Most lily-white of hue...

 

Makeup box from the 5th century, containing white lead tablets.  Image credit: Bibi Saint-Pol

 
 

Standards of beauty may have changed over the centuries, but one thing has stayed the same: women - and men - have cared about how they look since they first discovered reflective surfaces!  In our weekly Beauty: then and now feature, we look at some of the ways people have tried to look, feel and smell good over the course of history, and suggest some modern ways to achieve the same effect!

Beauty and wealth have gone hand-in-hand for centuries, and in both Ancient Egypt and Medieval Europe, a porcelain complexion was considered the ultimate in opulent beauty.  Manual labourers and lower-class workers had to spend time in the sun and ended up with tanned faces and arms; lily-white skin became the ultimate sign that you had risen above the daily grind and enjoyed wealth and privilege.  Just like any status symbol, the quest for fair skin became highly competitive, and rich Elizabethan women took to caking their skin with a product called ceruse, which was a combination of vinegar and white lead.  The ceruse effectively bleached their skin, giving ladies of high society faces that were so white they almost glowed!  Queen Elizabeth I was famous for her pale face and love of ceruse, but lead-based cosmetics continued to be the standard until the end of the 19th century.

Did it work?

The Darnley Portrait of Queen Elizabeth I, showing her fashionable fair skin. 

It did and it didn’t.  One the one hand, it worked perfectly: lead absolutely lightened the skin, and led to a fair, even, porcelain-doll complexion.  On the other hand, there’s really no long-term benefit to putting lead directly on your skin, since lead poisoning leads to hair loss, tooth decay, digestive disorders, insanity, and a very unpleasant death.  Queen Elizabeth I may have had the fairest skin in all the land, but few people knew that her signature fiery red hair was actually a wig she wore to hide the bald patches caused by her real hair falling out in clumps!  The lead also ate into her skin, causing decay and lesions that she then had to cover with more ceruse - and the only thing worse than putting lead directly onto your skin is putting it over an open wound!  So lead-based makeup may have done what it set out to in terms of lightening the complexion, but the long list of embarrassing, painful, and downright fatal side effects meant that it most definitely was not worth it.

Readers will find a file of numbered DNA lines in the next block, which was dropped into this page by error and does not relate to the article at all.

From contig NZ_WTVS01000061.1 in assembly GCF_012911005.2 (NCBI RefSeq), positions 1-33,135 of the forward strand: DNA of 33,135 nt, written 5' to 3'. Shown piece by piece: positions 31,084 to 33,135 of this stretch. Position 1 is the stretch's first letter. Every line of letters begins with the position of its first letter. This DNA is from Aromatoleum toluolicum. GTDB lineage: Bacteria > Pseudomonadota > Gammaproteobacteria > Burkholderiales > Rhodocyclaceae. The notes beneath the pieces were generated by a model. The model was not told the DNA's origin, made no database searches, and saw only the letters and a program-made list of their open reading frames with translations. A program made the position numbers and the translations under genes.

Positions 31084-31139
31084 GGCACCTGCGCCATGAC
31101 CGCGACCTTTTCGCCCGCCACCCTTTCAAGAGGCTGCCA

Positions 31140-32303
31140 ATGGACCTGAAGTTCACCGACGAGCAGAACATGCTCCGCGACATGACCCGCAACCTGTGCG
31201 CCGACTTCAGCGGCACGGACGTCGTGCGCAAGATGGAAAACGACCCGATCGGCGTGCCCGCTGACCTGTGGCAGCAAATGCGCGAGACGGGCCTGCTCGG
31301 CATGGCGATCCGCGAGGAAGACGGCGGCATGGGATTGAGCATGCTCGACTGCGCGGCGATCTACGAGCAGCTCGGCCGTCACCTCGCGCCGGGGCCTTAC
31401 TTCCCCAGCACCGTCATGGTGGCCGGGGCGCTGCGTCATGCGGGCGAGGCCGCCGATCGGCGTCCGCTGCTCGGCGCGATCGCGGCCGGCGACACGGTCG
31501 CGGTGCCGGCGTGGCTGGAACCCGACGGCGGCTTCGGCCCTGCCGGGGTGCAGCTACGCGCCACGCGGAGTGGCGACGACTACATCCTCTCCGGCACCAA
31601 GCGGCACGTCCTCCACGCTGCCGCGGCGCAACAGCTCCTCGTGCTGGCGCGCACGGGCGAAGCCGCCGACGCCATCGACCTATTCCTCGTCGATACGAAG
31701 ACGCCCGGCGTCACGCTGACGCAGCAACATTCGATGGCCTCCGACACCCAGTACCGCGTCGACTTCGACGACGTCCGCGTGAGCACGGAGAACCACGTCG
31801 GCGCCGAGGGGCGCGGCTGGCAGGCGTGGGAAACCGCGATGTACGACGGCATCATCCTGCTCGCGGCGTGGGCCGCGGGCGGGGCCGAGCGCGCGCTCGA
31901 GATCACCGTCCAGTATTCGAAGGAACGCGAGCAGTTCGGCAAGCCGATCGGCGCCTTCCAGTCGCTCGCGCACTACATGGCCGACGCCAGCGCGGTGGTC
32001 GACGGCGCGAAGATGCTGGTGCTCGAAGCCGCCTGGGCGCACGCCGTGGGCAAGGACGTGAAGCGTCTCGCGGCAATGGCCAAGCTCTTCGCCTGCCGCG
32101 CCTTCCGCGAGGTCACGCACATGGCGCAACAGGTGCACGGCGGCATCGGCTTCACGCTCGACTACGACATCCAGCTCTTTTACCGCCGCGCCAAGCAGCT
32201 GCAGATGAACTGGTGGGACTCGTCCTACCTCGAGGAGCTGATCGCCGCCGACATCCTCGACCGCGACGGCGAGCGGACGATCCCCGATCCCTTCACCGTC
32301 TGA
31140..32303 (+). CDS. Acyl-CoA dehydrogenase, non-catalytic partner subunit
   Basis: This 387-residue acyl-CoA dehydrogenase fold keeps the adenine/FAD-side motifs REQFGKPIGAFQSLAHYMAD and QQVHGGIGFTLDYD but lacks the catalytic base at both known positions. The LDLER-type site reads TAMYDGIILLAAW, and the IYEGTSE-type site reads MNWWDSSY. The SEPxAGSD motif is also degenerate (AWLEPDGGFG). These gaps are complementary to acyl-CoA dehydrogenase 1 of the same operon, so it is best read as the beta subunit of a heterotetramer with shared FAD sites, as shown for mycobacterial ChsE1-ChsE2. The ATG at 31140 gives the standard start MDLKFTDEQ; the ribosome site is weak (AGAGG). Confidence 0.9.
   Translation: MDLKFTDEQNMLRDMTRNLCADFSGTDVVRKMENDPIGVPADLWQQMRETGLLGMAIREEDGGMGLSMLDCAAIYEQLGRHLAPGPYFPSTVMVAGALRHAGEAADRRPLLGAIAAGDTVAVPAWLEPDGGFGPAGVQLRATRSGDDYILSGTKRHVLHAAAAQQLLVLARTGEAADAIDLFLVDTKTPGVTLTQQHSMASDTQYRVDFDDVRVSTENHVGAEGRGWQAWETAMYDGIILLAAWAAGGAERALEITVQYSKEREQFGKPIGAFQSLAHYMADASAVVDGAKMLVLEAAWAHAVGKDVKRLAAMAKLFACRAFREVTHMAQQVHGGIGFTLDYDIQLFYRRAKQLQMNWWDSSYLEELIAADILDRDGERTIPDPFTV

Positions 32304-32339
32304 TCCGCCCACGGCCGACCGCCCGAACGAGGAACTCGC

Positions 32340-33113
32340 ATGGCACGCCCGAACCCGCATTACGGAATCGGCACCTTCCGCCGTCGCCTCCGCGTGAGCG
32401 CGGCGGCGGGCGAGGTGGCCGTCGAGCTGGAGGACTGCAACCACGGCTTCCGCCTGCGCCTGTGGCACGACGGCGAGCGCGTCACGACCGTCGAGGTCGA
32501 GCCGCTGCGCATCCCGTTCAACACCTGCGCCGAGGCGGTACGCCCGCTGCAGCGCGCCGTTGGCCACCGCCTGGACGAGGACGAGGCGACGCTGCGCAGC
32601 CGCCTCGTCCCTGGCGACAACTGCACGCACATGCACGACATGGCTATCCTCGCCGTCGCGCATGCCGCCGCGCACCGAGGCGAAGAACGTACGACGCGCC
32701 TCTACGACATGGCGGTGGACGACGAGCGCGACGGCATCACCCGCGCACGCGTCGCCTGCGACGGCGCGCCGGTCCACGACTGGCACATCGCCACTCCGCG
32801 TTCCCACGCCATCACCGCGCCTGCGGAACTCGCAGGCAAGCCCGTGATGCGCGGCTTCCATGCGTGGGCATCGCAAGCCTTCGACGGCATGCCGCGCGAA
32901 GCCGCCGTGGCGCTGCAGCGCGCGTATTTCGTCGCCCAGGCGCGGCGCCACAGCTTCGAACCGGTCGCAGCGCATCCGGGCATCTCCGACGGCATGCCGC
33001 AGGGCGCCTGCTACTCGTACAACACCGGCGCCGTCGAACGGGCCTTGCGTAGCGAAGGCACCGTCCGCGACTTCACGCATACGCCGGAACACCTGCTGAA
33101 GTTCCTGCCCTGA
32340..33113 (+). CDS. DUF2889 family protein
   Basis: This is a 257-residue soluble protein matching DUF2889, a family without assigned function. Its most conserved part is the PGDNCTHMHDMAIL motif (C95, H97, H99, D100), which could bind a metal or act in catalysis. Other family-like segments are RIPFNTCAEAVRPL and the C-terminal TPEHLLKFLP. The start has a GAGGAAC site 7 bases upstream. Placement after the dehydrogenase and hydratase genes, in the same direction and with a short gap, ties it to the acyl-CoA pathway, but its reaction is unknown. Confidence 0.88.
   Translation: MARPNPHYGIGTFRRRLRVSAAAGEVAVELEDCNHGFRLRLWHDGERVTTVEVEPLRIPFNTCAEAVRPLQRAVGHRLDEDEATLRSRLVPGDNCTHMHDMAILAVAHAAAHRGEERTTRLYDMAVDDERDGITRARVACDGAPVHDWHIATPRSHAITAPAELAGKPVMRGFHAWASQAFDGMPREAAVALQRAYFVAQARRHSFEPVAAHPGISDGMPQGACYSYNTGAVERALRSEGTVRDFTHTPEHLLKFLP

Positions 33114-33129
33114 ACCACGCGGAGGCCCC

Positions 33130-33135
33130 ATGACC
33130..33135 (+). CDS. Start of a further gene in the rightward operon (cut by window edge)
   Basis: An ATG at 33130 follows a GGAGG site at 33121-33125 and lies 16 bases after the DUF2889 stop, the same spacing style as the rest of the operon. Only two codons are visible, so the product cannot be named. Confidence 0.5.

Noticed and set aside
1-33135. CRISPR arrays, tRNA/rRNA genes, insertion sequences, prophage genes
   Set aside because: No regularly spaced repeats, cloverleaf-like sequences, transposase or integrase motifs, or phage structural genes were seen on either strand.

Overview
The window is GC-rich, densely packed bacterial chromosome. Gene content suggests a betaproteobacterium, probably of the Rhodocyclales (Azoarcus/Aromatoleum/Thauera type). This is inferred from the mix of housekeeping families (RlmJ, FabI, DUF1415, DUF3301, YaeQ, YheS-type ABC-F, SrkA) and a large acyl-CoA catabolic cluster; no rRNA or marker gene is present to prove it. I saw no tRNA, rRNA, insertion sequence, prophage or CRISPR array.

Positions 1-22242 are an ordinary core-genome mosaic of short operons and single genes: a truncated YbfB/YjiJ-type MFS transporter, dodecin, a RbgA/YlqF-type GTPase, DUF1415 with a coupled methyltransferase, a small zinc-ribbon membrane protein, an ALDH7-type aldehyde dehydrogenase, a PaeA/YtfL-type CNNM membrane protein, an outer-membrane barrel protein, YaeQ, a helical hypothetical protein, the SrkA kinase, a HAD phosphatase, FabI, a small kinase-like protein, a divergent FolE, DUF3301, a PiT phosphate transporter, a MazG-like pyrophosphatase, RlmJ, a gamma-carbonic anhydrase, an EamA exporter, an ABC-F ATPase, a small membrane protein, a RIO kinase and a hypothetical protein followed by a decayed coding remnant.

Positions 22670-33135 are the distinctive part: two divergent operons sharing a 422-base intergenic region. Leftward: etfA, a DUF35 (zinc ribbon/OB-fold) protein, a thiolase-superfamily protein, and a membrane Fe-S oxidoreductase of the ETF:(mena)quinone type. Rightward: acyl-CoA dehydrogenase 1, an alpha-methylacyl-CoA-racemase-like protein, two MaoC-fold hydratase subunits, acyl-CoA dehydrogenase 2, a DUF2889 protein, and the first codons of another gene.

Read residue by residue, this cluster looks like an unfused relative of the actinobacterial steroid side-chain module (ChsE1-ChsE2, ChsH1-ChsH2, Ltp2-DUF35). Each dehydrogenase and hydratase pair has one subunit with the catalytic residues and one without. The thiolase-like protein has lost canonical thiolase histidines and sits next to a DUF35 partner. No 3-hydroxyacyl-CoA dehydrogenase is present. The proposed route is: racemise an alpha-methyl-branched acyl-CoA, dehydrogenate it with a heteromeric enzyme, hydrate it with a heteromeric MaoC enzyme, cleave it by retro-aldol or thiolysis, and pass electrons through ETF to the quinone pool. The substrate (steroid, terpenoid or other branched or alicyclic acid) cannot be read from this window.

BellaPelle recommends…

Healthy and active has been edging out pale and waifish as the new sexy for a few years, so if you just want an all-over glow then a sunless tan or bronzing moisturiser is the way to go (though be careful out in the sun: always use protection!).  But if you want to even out your complexion, you want to give your naturally fair skin an extra boost or you just love that porcelain glow, look for a product that contains tyrosinase inhibitors, like BellaPelle’s own Super Bright Complex.  Tyrosinase is the enzyme that controls the production of melanin, which is the colour you see when you tan.  Tyrosinase inhibitors stop the skin from producing melanin, keeping the complexion fair and even.  But be warned!  Melanin protects the skin from sun damage, so if you do use a melanin-blocker you have to be extra-careful in the sun: if you aren’t diligent with your SPF you will burn much more easily and increase your risk of skin cancer.  A gentler alternative is to use plant-based skin brighteners such as kojic acid (derived from fungus), that don’t block melanin production as aggressively as tyrosinase inhibitors.  A daily cleanser that combines plant-based brighteners with cleansing agents, such as the Brighten Up Bar, will help maintain that fair, even skin tone without damaging the skin.